Thing of the Week: Purging Negativity & The Ultimate Reality

JEN'S THING OF THE WEEK: Purging Negativity 

You know that scene in Jennifer's Body when Jennifer comes into Needy's house and she looks totally fucked up and is covered in blood and vomits this disgusting thick black mess all over the floor? I think that is the perfect illustration of purging negativity. Getting all of the horrible things you've been holding in you and barfing them on a kitchen floor. I'm really into the idea of releasing negativity to enter the new year. I had a shitty 2012, kind of in general but especially right at the end. I don't really want to bring it with me into 2013. I'm barfing it on the floor. On January 2nd I dyed my hair from platinum blonde to basically black brunette. I needed a visual restart. It all happened. It's on the kitchen floor and now I'm moving forward with a new hair color.

LJ'S THING OF THE WEEK: The Primordial Unity of the Individual Soul with the Plentitude of Being That Is the Absolute

When people ask me what I write about, I tell them "I write about Eastern spirituality themes, but in a really dumb way. From, like, a stonery rich white girl perspective." I am obsessed with George Harrison and the Beatles in Rishikesh and Ravi Shankar and JD Salinger short stories and Siddhartha. I have a shrine in my bedroom and when people say dumb shit I condescendingly sigh "It's all just samsara." I've understood that it's all just samsara for a while now, but have refused to let myself to see the other side of the "It's all just samsara" coin. It's easy to embrace "the meaninglessness of everything," using the word "everything" to mean cars and bars and people and jobs and all that, but that's so not what "everything" is! What I was saying is everything is actually "nothing." The meaninglessness of nothing.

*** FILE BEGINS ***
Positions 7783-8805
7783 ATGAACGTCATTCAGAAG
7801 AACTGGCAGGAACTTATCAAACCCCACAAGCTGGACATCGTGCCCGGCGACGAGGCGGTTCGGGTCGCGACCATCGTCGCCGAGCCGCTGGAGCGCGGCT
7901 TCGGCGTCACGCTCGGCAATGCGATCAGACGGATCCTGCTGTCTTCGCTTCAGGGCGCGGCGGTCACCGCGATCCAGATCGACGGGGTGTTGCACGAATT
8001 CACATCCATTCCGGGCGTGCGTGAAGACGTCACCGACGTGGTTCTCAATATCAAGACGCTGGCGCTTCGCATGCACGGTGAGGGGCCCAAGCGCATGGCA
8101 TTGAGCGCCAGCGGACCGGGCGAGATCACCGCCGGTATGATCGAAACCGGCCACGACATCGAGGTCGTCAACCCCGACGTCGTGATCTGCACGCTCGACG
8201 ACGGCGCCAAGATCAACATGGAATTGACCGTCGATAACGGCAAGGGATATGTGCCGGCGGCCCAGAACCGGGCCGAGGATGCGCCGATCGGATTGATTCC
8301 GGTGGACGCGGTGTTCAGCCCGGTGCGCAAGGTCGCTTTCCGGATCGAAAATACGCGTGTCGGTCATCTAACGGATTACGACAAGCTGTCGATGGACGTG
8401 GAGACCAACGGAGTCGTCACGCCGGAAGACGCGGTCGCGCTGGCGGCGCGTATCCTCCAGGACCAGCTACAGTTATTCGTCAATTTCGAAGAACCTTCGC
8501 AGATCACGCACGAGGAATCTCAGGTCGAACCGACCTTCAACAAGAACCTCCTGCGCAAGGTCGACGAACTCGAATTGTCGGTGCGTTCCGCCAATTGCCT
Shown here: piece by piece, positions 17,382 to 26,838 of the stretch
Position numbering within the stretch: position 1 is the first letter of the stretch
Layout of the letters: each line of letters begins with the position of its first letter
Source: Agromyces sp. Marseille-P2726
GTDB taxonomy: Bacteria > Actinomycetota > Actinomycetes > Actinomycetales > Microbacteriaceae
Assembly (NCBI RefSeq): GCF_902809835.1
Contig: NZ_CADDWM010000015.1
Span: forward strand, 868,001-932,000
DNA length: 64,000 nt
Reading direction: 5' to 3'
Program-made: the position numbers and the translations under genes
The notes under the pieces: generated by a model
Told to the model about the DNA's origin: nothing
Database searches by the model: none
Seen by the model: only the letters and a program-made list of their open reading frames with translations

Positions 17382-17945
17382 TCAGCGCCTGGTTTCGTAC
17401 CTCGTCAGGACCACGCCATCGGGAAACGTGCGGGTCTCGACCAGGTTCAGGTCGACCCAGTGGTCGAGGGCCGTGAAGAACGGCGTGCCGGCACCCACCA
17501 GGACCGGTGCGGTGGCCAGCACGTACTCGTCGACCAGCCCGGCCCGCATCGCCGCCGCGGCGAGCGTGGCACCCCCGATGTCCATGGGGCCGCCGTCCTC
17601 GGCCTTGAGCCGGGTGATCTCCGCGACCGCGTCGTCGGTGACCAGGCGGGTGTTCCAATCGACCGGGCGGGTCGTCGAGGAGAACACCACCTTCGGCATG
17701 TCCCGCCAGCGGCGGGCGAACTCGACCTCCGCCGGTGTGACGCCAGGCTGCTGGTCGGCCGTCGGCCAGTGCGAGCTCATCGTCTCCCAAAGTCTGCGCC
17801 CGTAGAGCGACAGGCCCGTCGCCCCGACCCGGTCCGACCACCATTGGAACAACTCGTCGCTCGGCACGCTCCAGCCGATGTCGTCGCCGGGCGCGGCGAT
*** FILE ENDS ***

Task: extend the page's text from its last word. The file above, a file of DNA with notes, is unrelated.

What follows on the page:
Eastern spirituality is a big part of who I am, but up until now, it's something that I have only allowed myself to engage with on a very surfacey level. I have been begging myself to embrace these concepts since I was a little kid and told my classmates I was a Zen Buddhist because I'd read The Tao of Pooh. I really thought I was one! It's been easy and cool for me to walk around scowling and writing stories about people realizing water is more important than phones and listening to "Within You Without You" but living it, really living it, is a whole nother ball game.